The Jaguars are 1-7. Anger is really the only appropriate emotion. My inbox is a very appropriate place this morning.
Let's get to it . . .
Bill from Westfield, MA:
Good luck, John. Good luck.
John: Thanks, Bill. I think I'm going to need it.
Brad from Jacksonville:
Was Gabbert and the rest of the offense's production near the end of the game a good sign, or just a product of the Lions' protect defense? Or a little of both?
John: It was probably both. The offense did move pretty consistently through the second half, and if you had looked at that time in a vacuum you would have thought the offense looked pretty good. Still, the offense was so unproductive for the first half that it's difficult to look at the second half and try to draw the conclusion that there was progress. On the other hand, there were many times last year that the Jaguars struggled in the first half and never got anything going in the second half. I suppose you can find a little hope in that, but I'm not going to try too hard to convince anyone that there were a whole lot of positives Sunday.
Michael from Jacksonville:
This is simply unwatchable. Why does it take a three-score deficit before the playbook opens up? The entire first half of every game is run, run, pass, punt. THROW THE BALL! I think I can speak for most Jags fans now and say I honestly don't care about wins anymore this season. I just want to see Gabbert actually have a chance to throw when it's not third-and-a mile. We've been watching the same nightmare for a decade. It's getting to the point where I feel bad for Blaine; he's not even getting a chance to make a difference.
John: I wouldn't say the first half was all playcalling, just as I wouldn't say it was all Gabbert, or all the receivers, or all anything. It was just a bad performance all around – as evidenced by the offense running just 12 plays. It seemed in the first half that everyone involved with the Jaguars' offense was really concerned about the Lions' interior rush. The ball never went downfield, and it seemed there was a lot of blame to go around, quarterback included.
Jake from Tallahassee, FL:
STOP TALKING ABOUT THE PUNTER! NO ONE CARES! He's not going to help us win games! The offense scores points. Not punters! It's sad that you keep bringing him up as a bright spot on this very talent-deprived team!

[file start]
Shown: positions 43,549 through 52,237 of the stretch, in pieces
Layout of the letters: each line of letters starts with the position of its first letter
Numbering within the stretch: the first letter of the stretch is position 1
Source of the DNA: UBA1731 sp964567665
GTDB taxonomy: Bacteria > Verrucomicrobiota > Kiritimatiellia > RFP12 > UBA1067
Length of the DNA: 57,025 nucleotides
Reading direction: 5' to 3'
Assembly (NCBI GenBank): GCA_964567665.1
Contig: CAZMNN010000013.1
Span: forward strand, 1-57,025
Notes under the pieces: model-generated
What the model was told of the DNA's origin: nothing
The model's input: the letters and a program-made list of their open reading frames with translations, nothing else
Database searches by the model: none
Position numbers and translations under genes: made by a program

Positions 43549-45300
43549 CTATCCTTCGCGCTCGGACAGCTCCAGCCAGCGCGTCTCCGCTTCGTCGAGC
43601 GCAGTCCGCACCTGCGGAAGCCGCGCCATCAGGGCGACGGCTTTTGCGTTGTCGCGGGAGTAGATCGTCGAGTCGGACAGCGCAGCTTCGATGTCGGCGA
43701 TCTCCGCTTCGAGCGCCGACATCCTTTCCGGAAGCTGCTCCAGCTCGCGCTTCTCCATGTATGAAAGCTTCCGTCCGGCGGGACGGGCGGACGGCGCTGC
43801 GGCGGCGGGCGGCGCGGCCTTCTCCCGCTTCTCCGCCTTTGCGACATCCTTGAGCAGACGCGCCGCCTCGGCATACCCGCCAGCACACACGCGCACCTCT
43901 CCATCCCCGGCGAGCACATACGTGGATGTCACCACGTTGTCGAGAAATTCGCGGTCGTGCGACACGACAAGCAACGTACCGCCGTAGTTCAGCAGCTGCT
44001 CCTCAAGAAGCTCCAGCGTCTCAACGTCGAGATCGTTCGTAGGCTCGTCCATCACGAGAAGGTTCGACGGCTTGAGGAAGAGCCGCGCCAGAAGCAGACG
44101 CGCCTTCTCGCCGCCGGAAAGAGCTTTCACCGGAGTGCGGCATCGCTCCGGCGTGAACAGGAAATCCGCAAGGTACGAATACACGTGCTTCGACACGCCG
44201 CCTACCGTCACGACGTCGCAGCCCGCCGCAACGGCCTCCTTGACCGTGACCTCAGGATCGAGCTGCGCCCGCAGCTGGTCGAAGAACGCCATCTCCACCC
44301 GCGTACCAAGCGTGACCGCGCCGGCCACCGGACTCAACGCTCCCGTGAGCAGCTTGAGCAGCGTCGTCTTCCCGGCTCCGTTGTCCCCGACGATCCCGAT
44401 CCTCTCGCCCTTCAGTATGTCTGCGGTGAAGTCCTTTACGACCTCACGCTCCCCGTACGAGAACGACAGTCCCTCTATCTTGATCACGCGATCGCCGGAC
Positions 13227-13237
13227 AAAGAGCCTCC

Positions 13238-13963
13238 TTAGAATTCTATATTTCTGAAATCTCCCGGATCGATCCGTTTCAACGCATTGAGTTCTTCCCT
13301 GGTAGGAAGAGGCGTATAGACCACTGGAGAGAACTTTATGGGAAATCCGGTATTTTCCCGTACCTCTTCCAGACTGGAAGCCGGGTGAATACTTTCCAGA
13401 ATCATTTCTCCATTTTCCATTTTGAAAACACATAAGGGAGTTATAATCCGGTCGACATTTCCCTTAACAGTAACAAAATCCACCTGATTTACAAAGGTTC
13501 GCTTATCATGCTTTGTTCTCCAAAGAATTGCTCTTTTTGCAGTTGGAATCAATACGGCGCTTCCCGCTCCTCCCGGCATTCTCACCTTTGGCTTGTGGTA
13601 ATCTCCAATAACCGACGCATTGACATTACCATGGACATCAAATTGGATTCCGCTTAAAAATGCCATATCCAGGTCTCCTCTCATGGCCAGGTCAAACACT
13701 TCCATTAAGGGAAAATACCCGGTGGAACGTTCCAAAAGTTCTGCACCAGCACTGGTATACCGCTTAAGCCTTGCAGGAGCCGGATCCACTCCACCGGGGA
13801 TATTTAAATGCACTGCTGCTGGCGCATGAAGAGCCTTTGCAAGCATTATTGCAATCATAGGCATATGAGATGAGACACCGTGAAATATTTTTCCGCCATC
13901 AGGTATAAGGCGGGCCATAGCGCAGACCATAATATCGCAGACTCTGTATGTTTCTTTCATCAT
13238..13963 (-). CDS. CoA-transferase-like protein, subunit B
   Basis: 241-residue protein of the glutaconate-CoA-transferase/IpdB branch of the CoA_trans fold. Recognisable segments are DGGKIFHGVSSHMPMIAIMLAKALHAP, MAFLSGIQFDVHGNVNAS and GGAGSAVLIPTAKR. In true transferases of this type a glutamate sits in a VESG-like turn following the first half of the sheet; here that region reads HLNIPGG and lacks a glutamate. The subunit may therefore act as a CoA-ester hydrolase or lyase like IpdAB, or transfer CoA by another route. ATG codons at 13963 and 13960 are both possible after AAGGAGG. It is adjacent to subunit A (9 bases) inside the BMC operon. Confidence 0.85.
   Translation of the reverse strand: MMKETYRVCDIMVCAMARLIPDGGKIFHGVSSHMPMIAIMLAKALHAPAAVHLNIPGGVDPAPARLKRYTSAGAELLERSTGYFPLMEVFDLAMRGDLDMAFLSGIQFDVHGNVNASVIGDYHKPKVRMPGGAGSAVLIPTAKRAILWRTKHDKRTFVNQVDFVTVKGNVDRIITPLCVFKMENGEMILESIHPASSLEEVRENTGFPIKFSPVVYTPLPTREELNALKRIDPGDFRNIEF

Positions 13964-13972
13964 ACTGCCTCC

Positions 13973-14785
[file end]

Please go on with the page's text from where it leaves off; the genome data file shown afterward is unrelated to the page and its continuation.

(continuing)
John: I talked about Anger in the Play of the Game. Did you have anything better?
Sonny from Ponte Vedra Beach, FL:
So we trade Mike Thomas away for a draft pick but cut Brandon Marshall who was a draft pick this year. Please make sense out of this for us John. Thanks.
John: Mike Thomas wasn't producing this season, so the Jaguars tried to get a draft choice for him, which they did. Brandon Marshall wasn't playing as well as the other linebackers on the roster, so when they needed to make moves for other positions, they felt they could leave him free with the idea of possibly re-signing him.
Matt from Bloomington, IN:
Elite-level corners should not give up over 100 yards to any WR in the first half. I hope we don't pay him like one.
John: Derek Cox didn't play great Sunday. Not even close. But let's remember this is a guy who was limited all week with a bad back. I'm not ready to break the bank, but I'm also not ready to write him off.
Rick from Tampa, FL:
Please don't say Gabbert improved as during the first half and third quarter he was terrible and dink and dunk when receivers was open. What say your typical spin?
John: I say Gabbert struggled in the first half and third quarter.
Jonathan from Miami, FL:
I bet BAMA could beat us if we traded Mike Thomas to them five days before we played them.... How do you give your opponents such a strategic advantage??
John: I'm ready to accept a lot of theories about what happened Sunday. I don't know that Mike Thomas' knowledge of the Jaguars' offense is one of them.
Butch from Jacksonville:
I left the game prior to half time, out of frustration, and was wondering how can a head coach go a half season without throwing the challenge flag for questionable calls by the refs? There seems to be calls for the GM's head but the GM is not on the field and cannot throw the flag. If the head coach is not fighting for the team how can one expect the team to fight?